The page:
"European Paleolithic subsistence is assumed to have been largely based on animal protein and fat, whereas evidence for plant consumption is rare. We present evidence of starch grains from various wild plants on the surfaces of grinding tools at the sites of Bilancino II (Italy), Kostenki 16–Uglyanka (Russia), and Pavlov VI (Czech Republic). The samples originate from a variety of geographical and environmental contexts, ranging from northeastern Europe to the central Mediterranean, and dated to the Mid-Upper Paleolithic (Gravettian and Gorodtsovian). The three sites suggest that vegetal food processing, and possibly the production of flour, was a common practice, widespread across Europe from at least ~30,000 y ago. It is likely that high energy content plant foods were available and were used as components of the food economy of these mobile hunter–gatherers."One of the authors, Laura Long, describing the food product:2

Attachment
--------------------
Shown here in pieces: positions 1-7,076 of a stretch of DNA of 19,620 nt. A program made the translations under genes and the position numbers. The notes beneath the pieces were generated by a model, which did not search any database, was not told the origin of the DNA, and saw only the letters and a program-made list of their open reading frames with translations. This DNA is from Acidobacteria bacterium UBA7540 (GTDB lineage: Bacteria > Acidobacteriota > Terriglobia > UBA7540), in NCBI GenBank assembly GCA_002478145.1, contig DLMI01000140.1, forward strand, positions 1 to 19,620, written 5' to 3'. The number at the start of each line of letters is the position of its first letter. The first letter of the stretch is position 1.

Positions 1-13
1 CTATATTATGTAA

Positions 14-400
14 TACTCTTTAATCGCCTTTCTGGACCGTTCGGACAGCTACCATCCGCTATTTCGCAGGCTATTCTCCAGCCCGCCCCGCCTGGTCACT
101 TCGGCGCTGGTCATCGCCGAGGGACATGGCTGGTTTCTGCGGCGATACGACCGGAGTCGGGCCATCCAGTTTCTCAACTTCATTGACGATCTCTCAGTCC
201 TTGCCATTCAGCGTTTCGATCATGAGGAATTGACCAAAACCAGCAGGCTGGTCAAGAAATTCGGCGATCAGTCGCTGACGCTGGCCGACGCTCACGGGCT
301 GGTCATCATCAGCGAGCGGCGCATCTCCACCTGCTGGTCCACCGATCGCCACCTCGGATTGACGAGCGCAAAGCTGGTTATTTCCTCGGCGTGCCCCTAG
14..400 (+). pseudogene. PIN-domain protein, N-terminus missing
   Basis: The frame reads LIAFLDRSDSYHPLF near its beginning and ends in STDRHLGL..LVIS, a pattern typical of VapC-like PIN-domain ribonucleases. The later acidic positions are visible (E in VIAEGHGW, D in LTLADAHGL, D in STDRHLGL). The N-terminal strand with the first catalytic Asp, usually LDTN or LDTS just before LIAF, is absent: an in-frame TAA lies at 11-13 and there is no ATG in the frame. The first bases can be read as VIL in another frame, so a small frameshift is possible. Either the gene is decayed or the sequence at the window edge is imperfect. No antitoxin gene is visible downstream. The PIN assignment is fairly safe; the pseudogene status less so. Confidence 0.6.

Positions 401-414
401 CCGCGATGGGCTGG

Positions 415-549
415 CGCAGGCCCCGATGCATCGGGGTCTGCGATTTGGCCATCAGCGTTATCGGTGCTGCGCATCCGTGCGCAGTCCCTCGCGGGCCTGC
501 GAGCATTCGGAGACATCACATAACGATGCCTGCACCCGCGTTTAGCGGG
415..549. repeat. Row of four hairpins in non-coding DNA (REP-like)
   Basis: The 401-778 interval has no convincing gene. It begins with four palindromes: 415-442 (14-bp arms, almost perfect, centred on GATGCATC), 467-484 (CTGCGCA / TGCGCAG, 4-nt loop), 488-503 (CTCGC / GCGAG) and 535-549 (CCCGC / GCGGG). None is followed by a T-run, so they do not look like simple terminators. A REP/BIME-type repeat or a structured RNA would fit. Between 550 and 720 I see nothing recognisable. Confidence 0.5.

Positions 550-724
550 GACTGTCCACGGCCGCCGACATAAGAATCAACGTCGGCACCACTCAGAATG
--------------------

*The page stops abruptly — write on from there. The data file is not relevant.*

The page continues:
"It's like a flat bread, like a pancake with just water and flour. ... You make a kind of pita and cook it on the hot stone. ... [It was] crispy like a cracker but not very tasty."This throws the evidence for eating processed grains back about 10,000 years. I don't think Harvard's Richard Wrangham (author of Catching Fire: How Cooking Made Us Human) would be surprised.
I suppose we are then biologically adapted to eat processed plant starch. My Paleo Vegetarian Diet is right on target!
Here's Mark Bittman's "Easy Whole-Grain Flatbread:"
1 Thirty Thousand-Year-Old Evidence Of Plant Food Processing, PNAS, October 18, 2010
2 Bread Was Around 30,000 Years Ago: Study, Reuters, October 18, 2010